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The Coin Card's Problems May Extend Far Beyond Delayed Shipments

The coming changeover to EMV chip cards could pose big problems to the digital payment card maker.

Jason Del Rey has been a business journalist for 15 years and has covered Amazon, Walmart, and the e-commerce industry for the last decade. He was a senior correspondent at Vox.

When a company called Coin said it was making a payment card that could digitally store all your credit and debit card information on one device, I was excited and assumed others with fat wallets would be, too. But the company’s announcement last week that shipment of its cards would be delayed until next spring raises new questions about how many stores will actually accept this form of payment when it finally reaches market.

The reason: Coin’s release is now set for the spring of 2015 — only a few months before retailers in the U.S. will be encouraged to stop accepting payment cards like Coin’s that don’t have new embedded computer chips meant to make cards harder to clone. By October 2015, retailers will begin assuming risk for fraudulent purchases in their stores if they do not use a new type of checkout equipment designed to accept these new, harder-to-clone credit cards currently being issued by banks.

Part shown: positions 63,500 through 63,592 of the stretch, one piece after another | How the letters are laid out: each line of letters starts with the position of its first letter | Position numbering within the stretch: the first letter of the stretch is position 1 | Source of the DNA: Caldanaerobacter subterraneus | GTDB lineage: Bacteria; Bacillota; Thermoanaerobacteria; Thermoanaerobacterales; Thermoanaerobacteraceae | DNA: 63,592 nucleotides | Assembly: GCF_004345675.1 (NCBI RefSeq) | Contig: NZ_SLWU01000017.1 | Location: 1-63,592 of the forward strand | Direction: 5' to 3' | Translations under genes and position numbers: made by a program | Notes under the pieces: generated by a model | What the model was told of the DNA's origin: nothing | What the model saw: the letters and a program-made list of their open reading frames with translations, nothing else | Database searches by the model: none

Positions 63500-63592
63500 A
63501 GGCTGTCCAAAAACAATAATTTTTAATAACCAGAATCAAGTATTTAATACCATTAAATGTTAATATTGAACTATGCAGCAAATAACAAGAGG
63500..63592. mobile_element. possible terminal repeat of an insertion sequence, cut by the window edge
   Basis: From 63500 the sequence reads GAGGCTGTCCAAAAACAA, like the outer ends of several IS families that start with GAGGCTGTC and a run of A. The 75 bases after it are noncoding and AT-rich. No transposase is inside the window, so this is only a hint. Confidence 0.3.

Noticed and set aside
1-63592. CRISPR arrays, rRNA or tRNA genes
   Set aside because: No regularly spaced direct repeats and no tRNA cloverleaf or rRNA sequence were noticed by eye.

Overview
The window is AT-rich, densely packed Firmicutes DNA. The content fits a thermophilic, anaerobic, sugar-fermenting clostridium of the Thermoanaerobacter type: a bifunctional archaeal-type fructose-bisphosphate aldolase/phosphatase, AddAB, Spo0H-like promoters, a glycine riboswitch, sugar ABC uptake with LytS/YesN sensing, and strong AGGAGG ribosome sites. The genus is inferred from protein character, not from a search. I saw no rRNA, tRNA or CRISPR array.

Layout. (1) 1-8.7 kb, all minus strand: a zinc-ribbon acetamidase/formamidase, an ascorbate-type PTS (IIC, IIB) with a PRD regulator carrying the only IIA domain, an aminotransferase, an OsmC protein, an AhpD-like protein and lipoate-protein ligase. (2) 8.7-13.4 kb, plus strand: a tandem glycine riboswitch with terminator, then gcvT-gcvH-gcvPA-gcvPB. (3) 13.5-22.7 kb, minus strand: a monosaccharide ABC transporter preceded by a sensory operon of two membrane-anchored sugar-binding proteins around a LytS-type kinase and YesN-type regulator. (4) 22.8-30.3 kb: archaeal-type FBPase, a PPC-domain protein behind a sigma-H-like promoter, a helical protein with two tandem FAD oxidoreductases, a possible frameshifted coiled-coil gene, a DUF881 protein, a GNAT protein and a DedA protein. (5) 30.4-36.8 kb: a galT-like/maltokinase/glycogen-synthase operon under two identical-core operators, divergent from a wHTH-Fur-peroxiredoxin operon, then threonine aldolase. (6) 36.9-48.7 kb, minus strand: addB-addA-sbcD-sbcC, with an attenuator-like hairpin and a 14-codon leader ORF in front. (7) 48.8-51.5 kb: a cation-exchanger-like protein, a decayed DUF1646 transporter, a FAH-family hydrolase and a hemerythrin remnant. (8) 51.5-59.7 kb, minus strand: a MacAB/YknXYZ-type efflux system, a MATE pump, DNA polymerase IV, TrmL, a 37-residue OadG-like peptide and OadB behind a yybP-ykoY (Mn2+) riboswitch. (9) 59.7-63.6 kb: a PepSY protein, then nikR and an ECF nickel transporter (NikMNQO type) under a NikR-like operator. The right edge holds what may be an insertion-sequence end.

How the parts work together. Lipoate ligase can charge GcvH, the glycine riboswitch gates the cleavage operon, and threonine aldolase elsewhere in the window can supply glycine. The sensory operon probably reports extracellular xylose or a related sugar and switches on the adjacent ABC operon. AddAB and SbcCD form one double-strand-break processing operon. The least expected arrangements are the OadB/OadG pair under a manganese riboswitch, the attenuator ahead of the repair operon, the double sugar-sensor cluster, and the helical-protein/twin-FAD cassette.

Coin lets you add payment info from various debit and credit cards into its app and then sync that with one universal digital payment card so that you can toggle through different payment options at checkout. The problem for Coin customers, who paid $55 to preorder the card during a crowdfunding campaign last year, will be that the card doesn’t contain one of the new chips meant to make cards more secure; it needs to be swiped. Merchants will still have the equipment to accept swiped cards next spring and Coin believes they will do just that.

But will they really want to assume the risk — especially in the wake of the Target breach — that the card is a fake when they know most mainstream banks started sending out chip cards to their customers back in 2014? Or will they train checkout people to ask a customer for another form of payment in these situations?

As payments fraud expert Cherian Abraham wrote in a blog post earlier this week, “success of a swipe depends on the merchant’s risk appetite and certainly cannot be controlled by Coin or the consumer.”

The only way to know for sure will be to test out the Coin card when it is available. We’ll see if a big-box store like Walmart will take my card later this year if I’m accepted into the company’s Beta program.

This article originally appeared on

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